When Pharmacists Make Dangerous Mistakes, Who is Responsible?

When Pharmacists Make Dangerous Mistakes, Who is Responsible?

pharmacy errors

When people need a prescription, they rely on pharmacies to provide that medicine. Recently, a major drug problem with pharmacies is coming to light. Pharmacists across America are greatly overworked, and that is causing them to make mistakes that are putting the health of customers at risk. Just a few of the tasks pharmacists are expected to complete each day include tending drive-throughs, answering phones, managing staff working the register, counseling patients, and calling doctors and insurance companies. While tending to all of these tasks, pharmacists are also expected to meet corporate performance metrics that, according to pharmacists, are unreasonable and unsafe. 

Effects of Pharmacist's Mistakes on Patients

In an example of what is the most devastating effect of pharmacy mistakes. A Florida woman died after being given the wrong medication. She needed antidepressants but was given a strong chemotherapy drug. These are just a few of the injuries people can suffer when they are given the wrong medication. When a person is given a drug to which he or she is allergic, that person may experience hives, swelling, fever, or even organ failure. The wrong medications can also render other medications ineffective. Not only can it cause harm and injuries, but the side effects can also create greater harm because people cannot get the benefits from the mediation they are currently taking.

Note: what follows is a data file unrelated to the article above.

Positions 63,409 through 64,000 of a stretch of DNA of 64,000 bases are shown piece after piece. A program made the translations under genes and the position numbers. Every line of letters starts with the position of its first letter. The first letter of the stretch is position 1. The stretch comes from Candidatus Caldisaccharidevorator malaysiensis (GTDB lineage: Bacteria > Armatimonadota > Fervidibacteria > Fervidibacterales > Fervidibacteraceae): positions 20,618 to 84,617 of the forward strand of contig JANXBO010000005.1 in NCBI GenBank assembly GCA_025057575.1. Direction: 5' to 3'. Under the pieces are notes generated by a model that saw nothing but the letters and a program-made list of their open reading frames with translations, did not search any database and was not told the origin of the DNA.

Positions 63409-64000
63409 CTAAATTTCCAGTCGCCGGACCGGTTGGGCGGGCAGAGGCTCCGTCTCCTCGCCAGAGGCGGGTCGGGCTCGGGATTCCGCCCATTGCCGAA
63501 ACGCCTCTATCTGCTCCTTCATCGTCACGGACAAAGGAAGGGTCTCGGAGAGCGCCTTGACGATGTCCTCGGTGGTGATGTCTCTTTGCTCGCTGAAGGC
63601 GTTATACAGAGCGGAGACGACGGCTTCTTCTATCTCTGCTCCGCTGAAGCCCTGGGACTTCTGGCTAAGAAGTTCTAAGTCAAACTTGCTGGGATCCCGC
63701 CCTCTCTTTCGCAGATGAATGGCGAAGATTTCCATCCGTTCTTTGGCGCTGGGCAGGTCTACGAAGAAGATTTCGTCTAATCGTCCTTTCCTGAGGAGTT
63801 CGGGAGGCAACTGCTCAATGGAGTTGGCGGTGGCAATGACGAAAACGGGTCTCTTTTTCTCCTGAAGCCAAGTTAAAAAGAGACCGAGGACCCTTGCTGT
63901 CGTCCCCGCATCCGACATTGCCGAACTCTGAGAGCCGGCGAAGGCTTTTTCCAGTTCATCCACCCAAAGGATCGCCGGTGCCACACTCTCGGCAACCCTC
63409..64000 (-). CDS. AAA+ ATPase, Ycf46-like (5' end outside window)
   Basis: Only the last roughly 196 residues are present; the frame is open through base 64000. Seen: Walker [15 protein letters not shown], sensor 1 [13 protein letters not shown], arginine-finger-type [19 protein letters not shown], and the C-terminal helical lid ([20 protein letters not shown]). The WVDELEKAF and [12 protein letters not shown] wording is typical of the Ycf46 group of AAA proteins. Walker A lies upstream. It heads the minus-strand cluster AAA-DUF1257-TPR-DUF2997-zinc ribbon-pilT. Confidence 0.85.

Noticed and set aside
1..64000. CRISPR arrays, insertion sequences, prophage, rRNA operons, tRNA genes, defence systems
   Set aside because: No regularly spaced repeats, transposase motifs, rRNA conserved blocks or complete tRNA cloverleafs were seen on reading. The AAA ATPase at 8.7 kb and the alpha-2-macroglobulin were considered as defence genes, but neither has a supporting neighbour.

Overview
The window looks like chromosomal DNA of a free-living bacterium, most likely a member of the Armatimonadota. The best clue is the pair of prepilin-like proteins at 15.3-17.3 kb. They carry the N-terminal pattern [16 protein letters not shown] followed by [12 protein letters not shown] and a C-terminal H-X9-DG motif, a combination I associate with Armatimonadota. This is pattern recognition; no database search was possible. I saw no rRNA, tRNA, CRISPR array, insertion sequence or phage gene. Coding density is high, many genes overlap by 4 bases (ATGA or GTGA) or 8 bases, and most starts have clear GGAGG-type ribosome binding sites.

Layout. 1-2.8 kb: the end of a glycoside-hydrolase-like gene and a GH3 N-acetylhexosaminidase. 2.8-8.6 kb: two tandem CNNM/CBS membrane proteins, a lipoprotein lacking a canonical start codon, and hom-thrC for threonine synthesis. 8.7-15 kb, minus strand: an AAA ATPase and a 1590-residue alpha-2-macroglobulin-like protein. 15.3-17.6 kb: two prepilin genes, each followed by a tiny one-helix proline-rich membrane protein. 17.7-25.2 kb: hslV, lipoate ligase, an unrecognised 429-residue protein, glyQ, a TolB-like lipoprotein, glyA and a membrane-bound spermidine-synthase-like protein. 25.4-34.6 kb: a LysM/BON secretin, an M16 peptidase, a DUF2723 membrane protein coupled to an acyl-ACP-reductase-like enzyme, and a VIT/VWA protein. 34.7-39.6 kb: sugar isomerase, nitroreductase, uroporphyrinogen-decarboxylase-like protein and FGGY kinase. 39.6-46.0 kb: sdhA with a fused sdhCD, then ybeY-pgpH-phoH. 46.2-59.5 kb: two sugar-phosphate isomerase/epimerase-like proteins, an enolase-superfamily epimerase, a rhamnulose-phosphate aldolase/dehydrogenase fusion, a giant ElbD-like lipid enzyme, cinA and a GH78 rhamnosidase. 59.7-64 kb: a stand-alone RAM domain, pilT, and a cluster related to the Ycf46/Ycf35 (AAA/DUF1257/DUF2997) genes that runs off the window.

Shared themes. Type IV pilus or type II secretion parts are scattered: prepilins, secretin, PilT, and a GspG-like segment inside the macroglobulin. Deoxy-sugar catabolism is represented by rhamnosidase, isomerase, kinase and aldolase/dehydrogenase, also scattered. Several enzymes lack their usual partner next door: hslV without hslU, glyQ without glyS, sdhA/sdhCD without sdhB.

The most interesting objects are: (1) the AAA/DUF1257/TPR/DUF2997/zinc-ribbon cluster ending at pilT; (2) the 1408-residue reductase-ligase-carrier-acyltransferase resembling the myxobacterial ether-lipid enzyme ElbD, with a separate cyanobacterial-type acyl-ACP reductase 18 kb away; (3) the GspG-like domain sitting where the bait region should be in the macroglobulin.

How the Pharmacies May be to Blame

It is easy to assume that when a pharmacist makes a mistake, that pharmacist is to blame. After all, they are the ones that are filling the prescriptions and they should be responsible for their own actions. However, that may not always be the case. The systems and processes set up by the pharmacists are often the real cause of errors. 

CVS, which is the eighth-largest pharmacy in the country, has been accused of ignoring doctors’ instructions to limit the amount of medication that is dispensed to mental health patients. The company routinely dispenses three months of medication, which is plenty enough for at-risk patients to overdose on when they are having suicidal thoughts.